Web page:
New York City Police Riot
|New York City Police Riot of 1857|
|Part of History of New York City (1855–1897)|
Municipal and Metropolitan police fight in front of New York City Hall.
|Casualties and losses|
The New York City Police Riot of 1857, known at the time as the Great Police Riot, was a conflict which occurred between the recently dissolved New York Municipal Police and the newly formed Metropolitan Police on June 16, 1857. Arising over Mayor Fernando Wood's appointment of Charles Devlin over Daniel Conover for the position of city street commissioner, amid rumors that Devlin purchased the office for $50,000 from Wood himself, Municipal police battled Metropolitan officers attempting to arrest Mayor Wood.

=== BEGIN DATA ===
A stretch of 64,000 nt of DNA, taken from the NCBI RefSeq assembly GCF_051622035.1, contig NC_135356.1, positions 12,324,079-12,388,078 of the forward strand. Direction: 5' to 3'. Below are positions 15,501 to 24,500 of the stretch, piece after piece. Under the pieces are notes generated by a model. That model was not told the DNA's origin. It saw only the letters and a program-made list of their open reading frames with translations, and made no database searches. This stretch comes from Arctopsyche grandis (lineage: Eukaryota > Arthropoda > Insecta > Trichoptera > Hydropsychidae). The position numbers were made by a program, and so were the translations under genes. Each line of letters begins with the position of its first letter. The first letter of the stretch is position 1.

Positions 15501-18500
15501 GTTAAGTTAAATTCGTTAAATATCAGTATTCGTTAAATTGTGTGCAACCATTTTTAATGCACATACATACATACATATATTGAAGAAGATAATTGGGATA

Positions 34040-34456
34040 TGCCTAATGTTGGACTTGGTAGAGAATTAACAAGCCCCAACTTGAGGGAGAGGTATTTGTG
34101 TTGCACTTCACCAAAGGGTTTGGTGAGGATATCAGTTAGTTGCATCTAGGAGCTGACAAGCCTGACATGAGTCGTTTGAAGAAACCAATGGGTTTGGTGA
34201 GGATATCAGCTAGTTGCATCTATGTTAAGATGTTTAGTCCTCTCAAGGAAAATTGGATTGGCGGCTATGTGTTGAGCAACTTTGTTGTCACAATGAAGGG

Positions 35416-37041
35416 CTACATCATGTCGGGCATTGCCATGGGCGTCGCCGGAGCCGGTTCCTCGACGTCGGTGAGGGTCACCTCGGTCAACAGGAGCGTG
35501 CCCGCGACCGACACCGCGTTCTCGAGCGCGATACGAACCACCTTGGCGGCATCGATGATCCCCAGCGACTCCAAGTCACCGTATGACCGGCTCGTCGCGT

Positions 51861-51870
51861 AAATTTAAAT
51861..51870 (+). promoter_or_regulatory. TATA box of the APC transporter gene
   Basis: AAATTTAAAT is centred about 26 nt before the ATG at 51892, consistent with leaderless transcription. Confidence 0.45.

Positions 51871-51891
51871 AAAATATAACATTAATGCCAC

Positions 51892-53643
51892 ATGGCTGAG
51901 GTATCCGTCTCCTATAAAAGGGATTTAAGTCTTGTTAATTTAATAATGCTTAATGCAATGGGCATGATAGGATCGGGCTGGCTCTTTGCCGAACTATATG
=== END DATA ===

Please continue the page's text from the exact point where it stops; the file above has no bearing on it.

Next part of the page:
Two arrest warrants had been issued against the Mayor following an altercation between him and Conover when arriving at City Hall to assume his office. The situation was resolved only with the intervention of the New York State Militia under Major General Charles W. Sandford.
The massive police corruption under Mayor Fernando Wood's administration prompted the New York state legislature to relieve the city official of control over the police force. Several bills were passed during the spring of 1857, most importantly abolishing the Municipal Police and Police Board formed under the Act of 1853, replacing them with a Metropolitan Police District which would fall under the jurisdiction of Manhattan, Brooklyn, Staten Island and the rest of the boroughs constituting present-day New York City. This new police force was to be controlled by a five-person board of police commissioners, appointed by the Governor of New York, and at first comprised Simeon Draper, James Bowen, James W. Nye, Jacob Cholwell and James S.T. Stranahan. The head of this commission was Frederick Augustus Tallmadge, noted reformer and Recorder of New York City during the Astor Place Riots of 1849, who accepted the position of Superintendent of Police after several others had declined.